Companies that sell names to stars belong in the same catagory as the Lunar Embassy

    It would be funny if there was a Sci-Fi movie set in the future where all the stars had goofy names because it ended up that those names all were official: “Sir, we’re being invaded by the forces of the Great Aunt Mille system aided by the armies from the Bob’s Fartastic Bachelor Party 2008 system.

  6. I’m reminded of the movie Crocodile Dundee, when Dundee wonders why people bother going to war over a tiny piece of the Earth. He says it’s like two fleas arguing about who owns the dog they’re standing on. True enough.

    Think of it that way… the folks who are selling star names aren’t selling the star names or the stars. They are selling a little fun. Couldn’t we all use that?


  7. The right or wrong of it revolves around honesty. If the company claims that you own the star, or that the name is official, then you have been defrauded. Whether they should or not, some people will believe that and spend their money based on that claim.

    If however the company only says that it is a cool idea and just looks official, then there is no foul. I personally have bought several of these certificates, knowing they had no official standing. They looked good hanging on my wall, and the one for my girlfriend impressed her even though she knew it was not official. It was good enough for me.

  8. “It’s not surprising, then, they get bitter, they cling to guns or religion or antipathy to people who aren’t like them or anti-immigrant sentiment or anti-trade sentiment or naming stars as a way to explain their frustrations.”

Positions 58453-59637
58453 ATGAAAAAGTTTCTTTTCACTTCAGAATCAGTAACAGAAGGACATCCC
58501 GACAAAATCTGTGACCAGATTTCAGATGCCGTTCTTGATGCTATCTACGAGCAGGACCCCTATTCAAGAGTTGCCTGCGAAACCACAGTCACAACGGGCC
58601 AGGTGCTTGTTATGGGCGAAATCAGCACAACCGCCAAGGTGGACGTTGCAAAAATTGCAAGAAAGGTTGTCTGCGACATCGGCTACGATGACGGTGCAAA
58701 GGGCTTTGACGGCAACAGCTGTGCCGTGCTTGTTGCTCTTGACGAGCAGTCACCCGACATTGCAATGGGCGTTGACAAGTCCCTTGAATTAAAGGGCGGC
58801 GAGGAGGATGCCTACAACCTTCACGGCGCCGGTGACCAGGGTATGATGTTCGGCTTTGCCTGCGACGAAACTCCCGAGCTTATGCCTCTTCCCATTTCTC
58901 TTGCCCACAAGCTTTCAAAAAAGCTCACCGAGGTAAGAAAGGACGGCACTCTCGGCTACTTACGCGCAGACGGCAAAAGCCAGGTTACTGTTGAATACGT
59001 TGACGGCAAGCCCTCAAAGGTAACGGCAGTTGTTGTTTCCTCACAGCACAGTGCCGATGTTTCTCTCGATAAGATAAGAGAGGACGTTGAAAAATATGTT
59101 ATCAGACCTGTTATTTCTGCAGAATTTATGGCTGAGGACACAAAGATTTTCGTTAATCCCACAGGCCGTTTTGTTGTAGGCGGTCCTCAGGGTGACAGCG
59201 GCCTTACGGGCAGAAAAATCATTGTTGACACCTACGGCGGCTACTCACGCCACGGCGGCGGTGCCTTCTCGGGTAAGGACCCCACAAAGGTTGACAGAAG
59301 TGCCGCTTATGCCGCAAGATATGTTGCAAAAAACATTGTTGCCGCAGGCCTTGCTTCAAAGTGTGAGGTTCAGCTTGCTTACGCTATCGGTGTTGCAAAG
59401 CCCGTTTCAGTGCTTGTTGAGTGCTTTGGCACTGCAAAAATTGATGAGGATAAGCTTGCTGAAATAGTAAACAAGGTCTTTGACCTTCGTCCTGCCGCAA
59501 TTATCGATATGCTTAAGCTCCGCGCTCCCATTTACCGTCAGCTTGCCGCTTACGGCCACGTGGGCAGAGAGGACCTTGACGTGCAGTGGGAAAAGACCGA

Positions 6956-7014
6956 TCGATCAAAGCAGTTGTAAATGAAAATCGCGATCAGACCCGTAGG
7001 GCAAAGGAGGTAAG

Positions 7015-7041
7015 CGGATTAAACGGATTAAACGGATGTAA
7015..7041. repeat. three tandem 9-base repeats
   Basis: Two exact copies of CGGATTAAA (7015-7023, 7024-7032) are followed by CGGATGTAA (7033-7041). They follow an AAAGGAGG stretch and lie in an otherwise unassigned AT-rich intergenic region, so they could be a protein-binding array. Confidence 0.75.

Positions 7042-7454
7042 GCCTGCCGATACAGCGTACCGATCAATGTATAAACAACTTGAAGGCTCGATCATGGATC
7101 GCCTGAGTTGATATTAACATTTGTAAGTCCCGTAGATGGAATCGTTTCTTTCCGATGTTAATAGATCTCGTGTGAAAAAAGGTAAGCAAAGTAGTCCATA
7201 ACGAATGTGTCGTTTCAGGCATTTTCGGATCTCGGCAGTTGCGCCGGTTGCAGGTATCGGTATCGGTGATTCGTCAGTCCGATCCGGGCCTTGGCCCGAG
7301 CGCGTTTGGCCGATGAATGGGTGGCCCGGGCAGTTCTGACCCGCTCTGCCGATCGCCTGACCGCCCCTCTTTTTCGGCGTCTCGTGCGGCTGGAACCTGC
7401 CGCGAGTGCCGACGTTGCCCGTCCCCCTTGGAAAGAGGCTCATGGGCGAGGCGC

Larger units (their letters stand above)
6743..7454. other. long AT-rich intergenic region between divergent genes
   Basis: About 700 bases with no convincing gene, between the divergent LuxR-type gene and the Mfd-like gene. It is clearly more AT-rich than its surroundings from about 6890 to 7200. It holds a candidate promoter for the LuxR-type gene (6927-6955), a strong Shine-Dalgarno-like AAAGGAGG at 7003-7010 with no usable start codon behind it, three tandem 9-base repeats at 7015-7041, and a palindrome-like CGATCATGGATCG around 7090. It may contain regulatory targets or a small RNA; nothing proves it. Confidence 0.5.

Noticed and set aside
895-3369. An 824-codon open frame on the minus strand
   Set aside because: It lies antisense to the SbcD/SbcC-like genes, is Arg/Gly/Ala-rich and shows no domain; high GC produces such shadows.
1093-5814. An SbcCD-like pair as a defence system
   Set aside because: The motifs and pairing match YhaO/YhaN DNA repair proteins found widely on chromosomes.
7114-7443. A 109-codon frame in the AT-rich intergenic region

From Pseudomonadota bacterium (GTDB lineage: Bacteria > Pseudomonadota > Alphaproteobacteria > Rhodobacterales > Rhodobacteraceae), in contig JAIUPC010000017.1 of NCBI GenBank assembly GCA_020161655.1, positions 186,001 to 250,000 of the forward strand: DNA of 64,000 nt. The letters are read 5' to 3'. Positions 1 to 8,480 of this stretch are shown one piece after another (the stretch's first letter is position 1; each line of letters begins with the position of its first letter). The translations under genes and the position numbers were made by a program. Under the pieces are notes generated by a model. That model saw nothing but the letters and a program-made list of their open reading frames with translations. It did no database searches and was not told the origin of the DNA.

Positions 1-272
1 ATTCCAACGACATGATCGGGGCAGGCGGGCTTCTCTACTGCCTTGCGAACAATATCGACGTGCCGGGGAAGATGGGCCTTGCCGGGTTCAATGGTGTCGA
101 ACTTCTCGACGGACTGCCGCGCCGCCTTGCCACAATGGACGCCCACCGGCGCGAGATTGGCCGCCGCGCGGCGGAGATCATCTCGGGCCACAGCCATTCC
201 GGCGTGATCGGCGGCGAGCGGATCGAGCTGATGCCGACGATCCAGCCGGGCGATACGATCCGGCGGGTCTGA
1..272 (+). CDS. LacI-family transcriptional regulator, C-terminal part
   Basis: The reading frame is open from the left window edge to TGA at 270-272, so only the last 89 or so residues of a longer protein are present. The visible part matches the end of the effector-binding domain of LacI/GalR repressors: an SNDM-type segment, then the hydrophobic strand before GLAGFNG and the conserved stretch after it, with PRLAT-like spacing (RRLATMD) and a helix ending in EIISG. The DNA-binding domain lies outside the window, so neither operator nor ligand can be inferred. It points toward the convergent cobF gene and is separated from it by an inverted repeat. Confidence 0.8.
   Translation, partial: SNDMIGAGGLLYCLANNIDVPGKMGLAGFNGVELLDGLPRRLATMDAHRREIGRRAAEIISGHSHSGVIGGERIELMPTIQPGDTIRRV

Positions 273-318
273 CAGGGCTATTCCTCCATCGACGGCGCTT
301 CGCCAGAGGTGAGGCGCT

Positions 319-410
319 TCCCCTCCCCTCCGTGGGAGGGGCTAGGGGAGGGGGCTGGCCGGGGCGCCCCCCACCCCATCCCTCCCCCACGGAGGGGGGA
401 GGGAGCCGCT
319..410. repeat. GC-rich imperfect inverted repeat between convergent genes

9. Not only is it harmless, it’s a way to interest more people in looking beyond this blue marble. It is as a widow visiting an old creek bend and saying ‘this was our spot”, or me saying “this was your mother’s star.”

    After all, the right to share in the discoveries of our Universe is a basic human right. Keeping intuitive order is the duty of Science.

  10. Of course you know I read Stu’s blog! (and check you mail, stu… i try to be personal whenever possible. ;))

    I can also appreciate Stu’s candor and viewpoint…. and I thank Fraser for understanding that I have my own viewpoints and it might not always be what you’re expecting.

    Again, look carefully at what you’re getting. If it’s giving you geniune coordinates and not claiming that you “own” the star, then there’s no harm. If it’s taking your money and giving you useless numbers and saying “this is yours” then you’re only fooling yourself.

  11. People like to get fooled, it seems.

    There are so many more ways:
    – religious institutions that promise life after death
    – lotteries that you cannot ever win
    – paranormal claims of any kind
    – quackeries

    Maybe reality is too boring?

    I would avoid encouraging the star-naming practice.

  12. Back in the day my girlfriend gave me lots of kisses when I showed her the certificate, well worth the money. 😉